Sorting arrays is an elementary task in computer science, and Python provides several options to sort array elements. In this article, we’ll be covering the basics of sorting using the sorted() function, as well as the implementation of MergeSort and QuickSort algorithms.

Using sorted() on Python iterable objects:

Python provides a built-in function, sorted(), to sort any iterable object that follows Timsort (a sorting algorithm based on MergeSort, but with several optimizations). Timsort assumes that elements are mostly sorted, which is typical for real-world data sets.

sorted() takes an iterable object (list, tuple, string, etc.) and returns a new sorted list. Here’s an example:

“`python

# A sample Python list to be sorted using sorted()

numbers = [3, 1, 4, 2, 7, 6, 8, 5]

# Using sorted() function to sort the list

sorted_numbers = sorted(numbers)

print(‘Original list: ‘, numbers)

print(‘Sorted list: ‘, sorted_numbers)

“`

## Output:

“`

Original list: [3, 1, 4, 2, 7, 6, 8, 5]

Sorted list: [1, 2, 3, 4, 5, 6, 7, 8]

“`

Notice that sorted() returns a new list containing the sorted elements.

It does not sort the original list in place. We can sort a list in reverse order by passing reverse=True to the sorted() function.

“`python

# Sorting the list in reverse order

reverse_sorted_numbers = sorted(numbers, reverse=True)

print(‘Original list: ‘, numbers)

print(‘Sorted in reverse order: ‘, reverse_sorted_numbers)

“`

## Output:

“`

Original list: [3, 1, 4, 2, 7, 6, 8, 5]

Sorted in reverse order: [8, 7, 6, 5, 4, 3, 2, 1]

“`

## Implementing MergeSort and QuickSort:

MergeSort and QuickSort are popular sorting algorithms that follow the Divide and Conquer approach. They split the original list into smaller sublists and sort them recursively, before merging them back to obtain the sorted list.

Both algorithms have O(n log n) time complexity (best-case, average-case, and worst-case). Let’s start with MergeSort.

## MergeSort Algorithm:

MergeSort divides the original list into sublists of one or zero elements. These are already sorted, by definition.

Then, it merges adjacent sorted subarrays to produce new sorted subarrays until there is only one sublist remaining. This sublist is the sorted list.

Here’s how MergeSort works:

1. Divide the list into two halves or sublists, L and R.

2. Sort L and R recursively.

3. Merge sorted L and R to produce a new sorted list.

## Code implementation:

Let’s start by looking at the helper function, mergesort_helper(). This function takes in the list to be sorted and recursively sorts it using MergeSort.

“`python

# Function to apply MergeSort recursively on a list

def mergesort_helper(arr):

# Base case: stop recursing when the list only has one element

if len(arr) <= 1:

return arr

# Divide the list into two halves

mid = len(arr) // 2

left_arr = arr[:mid]

right_arr = arr[mid:]

# Sort the left and right halves

left_arr = mergesort_helper(left_arr)

right_arr = mergesort_helper(right_arr)

# Merge the sorted halves and return the result

return perform_merge(left_arr, right_arr)

“`

Next, let’s look at the perform_merge() function. This function takes in two sorted subarrays and merges them into a new sorted array.

“`python

# Function to merge two sorted arrays

def perform_merge(left_arr, right_arr):

result = []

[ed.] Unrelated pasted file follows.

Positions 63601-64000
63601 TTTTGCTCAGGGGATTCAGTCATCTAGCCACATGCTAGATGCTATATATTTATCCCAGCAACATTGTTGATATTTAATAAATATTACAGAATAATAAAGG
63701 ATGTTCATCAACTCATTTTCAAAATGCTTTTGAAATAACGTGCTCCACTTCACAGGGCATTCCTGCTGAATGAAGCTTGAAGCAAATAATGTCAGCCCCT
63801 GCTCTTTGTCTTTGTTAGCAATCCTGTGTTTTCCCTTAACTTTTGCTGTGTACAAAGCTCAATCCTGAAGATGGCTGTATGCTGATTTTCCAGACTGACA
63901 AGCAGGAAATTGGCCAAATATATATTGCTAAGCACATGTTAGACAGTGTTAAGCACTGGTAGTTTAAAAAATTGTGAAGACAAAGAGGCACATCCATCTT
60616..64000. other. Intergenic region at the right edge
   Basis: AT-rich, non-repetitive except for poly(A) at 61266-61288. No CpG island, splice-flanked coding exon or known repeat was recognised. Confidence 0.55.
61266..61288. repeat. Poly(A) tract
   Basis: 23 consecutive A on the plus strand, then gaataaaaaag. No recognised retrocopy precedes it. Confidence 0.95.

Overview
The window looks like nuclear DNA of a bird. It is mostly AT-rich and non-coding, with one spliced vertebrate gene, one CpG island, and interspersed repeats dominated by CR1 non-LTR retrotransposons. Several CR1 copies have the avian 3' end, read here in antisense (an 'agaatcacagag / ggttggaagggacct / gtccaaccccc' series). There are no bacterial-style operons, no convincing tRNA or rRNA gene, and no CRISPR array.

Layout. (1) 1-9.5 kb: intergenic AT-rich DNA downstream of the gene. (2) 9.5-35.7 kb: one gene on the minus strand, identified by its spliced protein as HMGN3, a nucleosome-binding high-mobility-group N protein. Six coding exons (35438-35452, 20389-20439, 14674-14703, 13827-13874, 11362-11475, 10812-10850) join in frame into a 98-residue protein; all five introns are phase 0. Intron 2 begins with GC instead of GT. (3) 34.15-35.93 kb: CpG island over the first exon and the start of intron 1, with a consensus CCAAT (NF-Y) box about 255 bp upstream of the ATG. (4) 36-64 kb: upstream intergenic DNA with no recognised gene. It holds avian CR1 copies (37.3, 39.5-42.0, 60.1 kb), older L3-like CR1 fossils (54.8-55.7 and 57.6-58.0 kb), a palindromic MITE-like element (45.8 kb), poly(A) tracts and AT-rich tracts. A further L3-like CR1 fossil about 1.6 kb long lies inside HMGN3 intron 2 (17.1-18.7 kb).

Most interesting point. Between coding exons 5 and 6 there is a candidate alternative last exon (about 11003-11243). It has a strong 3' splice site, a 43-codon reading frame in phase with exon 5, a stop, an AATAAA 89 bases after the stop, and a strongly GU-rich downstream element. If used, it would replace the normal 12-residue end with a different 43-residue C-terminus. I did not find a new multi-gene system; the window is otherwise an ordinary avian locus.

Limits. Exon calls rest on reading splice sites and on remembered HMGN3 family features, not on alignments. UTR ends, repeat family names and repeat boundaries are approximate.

i, j = 0, 0

# Compare elements in both arrays and add the smaller element to the result array

while i < len(left_arr) and j < len(right_arr):

if left_arr[i] < right_arr[j]:

result.append(left_arr[i])

i += 1

else:

result.append(right_arr[j])

j += 1

# Add any leftover elements to the result array

result += left_arr[i:]

result += right_arr[j:]

return result

“`

Finally, we just need to call the mergesort_helper() function with our list to be sorted. “`python

# Sample list to be sorted using MergeSort

arr = [38, 27, 43, 3, 9, 82, 10]

# Sort the list using MergeSort

sorted_arr = mergesort_helper(arr)

print(‘Original list: ‘, arr)

print(‘Sorted list: ‘, sorted_arr)

“`

## Output:

“`

Original list: [38, 27, 43, 3, 9, 82, 10]

Sorted list: [3, 9, 10, 27, 38, 43, 82]

“`

## QuickSort Algorithm:

QuickSort works by choosing a pivot element (usually the last element), and partitioning the remaining elements into two subarrays one with elements smaller than the pivot, and the other with elements greater than the pivot.

It then recursively sorts the two subarrays, following the Divide and Conquer approach. Here’s how QuickSort works:

1.

Choose a pivot element (the last element in our implementation). 2.

Partition the list into two subarrays: elements smaller than the pivot, and elements greater than the pivot. 3.

Recursively sort the two subarrays. Code implementation:

Let’s first look at the partition() function.

This function takes in the list and pivot element as inputs and partitions the list into two subarrays. “`python

# Function to partition the list and return the pivot index

def partition(arr, low, high):

pivot = arr[high]

i = low – 1

for j in range(low, high):

if arr[j] <= pivot:

i += 1

arr[i], arr[j] = arr[j], arr[i]

arr[i + 1], arr[high] = arr[high], arr[i + 1]

return i + 1

“`

Next, let’s look at the quicksort_helper() function, which takes in the list to be sorted and applies QuickSort recursively.

“`python

# Function to apply QuickSort recursively

def quicksort_helper(arr, low, high):

if low < high:

# Partition the list

pivot_index = partition(arr, low, high)

# Recurse on the two subarrays

quicksort_helper(arr, low, pivot_index – 1)

quicksort_helper(arr, pivot_index + 1, high)

“`

Finally, we just need to call quicksort_helper() with the list we want to sort. “`python